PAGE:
ESPN studios ‘was hit by a BRICK, thrown by Aaron Hernandez’s older brother’

By Alex Raskin Sports News Editor for and Associated Press

20:42 March 27, 2023, updated 21:38 March 27, 2023

The older brother of former NFL star and convicted murderer Aaron Hernandez was arrested last week after he allegedly threw a brick at the ESPN headquarters in his native Bristol, Connecticut, according to a local police newspaper.

The crime was revealed by TMZ, which reports that Bristol police were also asked to perform a welfare check on Hernandez’s older brother, Dennis, 36, after he allegedly stated that he wanted to break windows in the Connecticut State Capital. in Hartford and on ESPN in Bristol.

ESPN security reportedly told Bristol police that an Uber was turned away at the campus gates on Wednesday, after which a passenger got out of the vehicle and tossed a white plastic bag containing a brick and a handwritten note on the ground.

That passenger is believed to be Dennis or ‘DJ’ Hernandez. No one was hurt, but DJ now faces a misdemeanor charge of disorderly conduct.

The memo does not specifically mention Aaron, who committed suicide in prison in 2017 after being convicted in 2015 of the 2013 murder of semi-pro football player Odin Lloyd.

dj hernandez
Aaron Hernandez
ESPN is based in Bristol, Connecticut, where Aaron and DJ Hernandez were raised.

“To all the media,” the letter began. “It is about time that everyone realizes (sic) the effect (sic) that the media has on all family members. Since you are a world leader, perhaps you could lead the way that media and messaging are delivered brick by brick. Clean it up!

“Sincerely, Dennis J. Hernandez,” the message concluded.

An ESPN security guard told an officer they were “90 percent sure” it was DJ who threw the brick.

Bristol Police did not immediately respond to’s request for additional information.

ESPN declined to answer questions from about the incident, but offered a brief statement, saying the network is “cooperating with Bristol police in their investigation.”

TMZ also reports that DJ was arrested by another Connecticut police department two weeks earlier following an alleged bipolar episode.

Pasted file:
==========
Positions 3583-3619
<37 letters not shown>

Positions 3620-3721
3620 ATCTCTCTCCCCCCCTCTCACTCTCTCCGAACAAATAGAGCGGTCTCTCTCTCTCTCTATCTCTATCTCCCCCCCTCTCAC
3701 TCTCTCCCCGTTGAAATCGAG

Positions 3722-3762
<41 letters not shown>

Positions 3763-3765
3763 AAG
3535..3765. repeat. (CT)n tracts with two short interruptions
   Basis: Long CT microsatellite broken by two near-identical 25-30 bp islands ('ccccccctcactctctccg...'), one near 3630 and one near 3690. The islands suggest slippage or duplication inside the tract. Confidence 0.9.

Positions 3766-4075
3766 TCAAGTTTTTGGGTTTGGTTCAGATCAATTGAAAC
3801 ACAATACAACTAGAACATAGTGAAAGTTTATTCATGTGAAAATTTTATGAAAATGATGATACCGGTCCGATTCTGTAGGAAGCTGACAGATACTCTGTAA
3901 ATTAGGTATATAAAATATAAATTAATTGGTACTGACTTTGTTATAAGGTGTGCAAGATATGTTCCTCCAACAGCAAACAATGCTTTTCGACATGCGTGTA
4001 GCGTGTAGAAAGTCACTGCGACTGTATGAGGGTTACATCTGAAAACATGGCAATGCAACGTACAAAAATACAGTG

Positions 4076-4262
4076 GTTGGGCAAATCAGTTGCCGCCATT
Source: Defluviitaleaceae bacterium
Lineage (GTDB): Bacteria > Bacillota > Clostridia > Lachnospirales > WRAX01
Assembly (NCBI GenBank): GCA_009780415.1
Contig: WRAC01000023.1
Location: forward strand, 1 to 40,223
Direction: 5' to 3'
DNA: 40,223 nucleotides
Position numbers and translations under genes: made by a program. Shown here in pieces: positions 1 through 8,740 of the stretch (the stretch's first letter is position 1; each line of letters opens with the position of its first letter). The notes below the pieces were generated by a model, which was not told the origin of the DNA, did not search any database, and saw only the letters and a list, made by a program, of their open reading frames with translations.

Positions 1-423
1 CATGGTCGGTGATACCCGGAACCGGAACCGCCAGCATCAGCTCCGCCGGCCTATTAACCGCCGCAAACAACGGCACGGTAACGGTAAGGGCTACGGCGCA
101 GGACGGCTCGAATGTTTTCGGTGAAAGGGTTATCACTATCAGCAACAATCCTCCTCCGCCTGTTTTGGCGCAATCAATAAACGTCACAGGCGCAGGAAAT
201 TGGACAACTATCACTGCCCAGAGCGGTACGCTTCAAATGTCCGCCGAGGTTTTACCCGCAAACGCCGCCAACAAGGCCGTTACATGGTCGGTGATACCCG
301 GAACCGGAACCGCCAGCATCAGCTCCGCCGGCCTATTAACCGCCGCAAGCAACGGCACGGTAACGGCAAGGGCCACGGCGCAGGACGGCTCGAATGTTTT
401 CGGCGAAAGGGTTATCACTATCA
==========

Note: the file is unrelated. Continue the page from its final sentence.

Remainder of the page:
The Cheshire Police Department claims DJ was speeding on March 8, leading officers on a high-speed chase across a grassy field. He is also accused of running a red light, where he managed to lose the pursuing officers.

TMZ reports that police contacted his mother, Terri, who told them that DJ “had been acting very strangely and I thought he needed to be mentally evaluated at a hospital.”

DJ was eventually apprehended after a “brief foot chase,” reports TMZ.

Hernandez’s older brother allegedly told police that he was trying to get arrested because he “didn’t want to stay at his mother’s house anymore.”

DJ faces five charges in the incident and is due back in court next month.

DJ Hernandez now faces a misdemeanor charge of disorderly conduct, according to a police record
DJ Hernandez (pictured) worked as a graduate assistant at the University of Miami

Although it’s unclear if DJ has been diagnosed with any mental disorders, Aaron was found to have an advanced case of the degenerative brain disease, CTE, after an autopsy.

Since its launch in 1979, ESPN has been based in the central Connecticut city of Bristol, where Aaron and DJ starred as high school football players in the early 2000s.

While DJ would play quarterback and receiver at UConn, Aaron became one of the best tight ends in the country at the University of Florida despite his frequent run-ins with the law, including a bar fight in 2007. Aaron also he was wanted for questioning in a 2007 shooting in Gainesville, Florida.

Hernandez was convicted in 2015 of killing semi-professional soccer player Odin Lloyd. Two years later, the 27-year-old committed suicide in his prison cell days after he was cleared of most charges in a separate double murder case.

A judge threw out Hernández’s conviction that year, citing the legal principle that a defendant convicted in a trial who dies before an appeal is heard should no longer be considered guilty in the eyes of the law, thus returning the case to his pre-trial status. The prosecution then appealed, seeking to have the conviction reinstated.

Under the doctrine, rooted in centuries of English law, a conviction should not be considered final until an appeal can determine whether mistakes were made that deprived the defendant of a fair trial, legal experts say.

In 2019, Aaron’s murder conviction was reinstated in a sweeping Massachusetts Supreme Court ruling that struck down that legal principle.

The Supreme Judicial Court unanimously found that the legal rule that erased Hernández’s conviction was ‘outdated and no longer in keeping with the circumstances of contemporary life.’ He ordered that Hernandez’s conviction be reinstated and that the practice be abolished for future cases. The ruling does not affect past cases.

DJ, under the name ‘Jonathan’, wrote a book about his late brother in 2018, titled: ‘The Truth About Aaron: My Journey To Understanding My Brother’.

DJ, under the name ‘Jonathan’, wrote a book about his late brother in 2018 (pictured)


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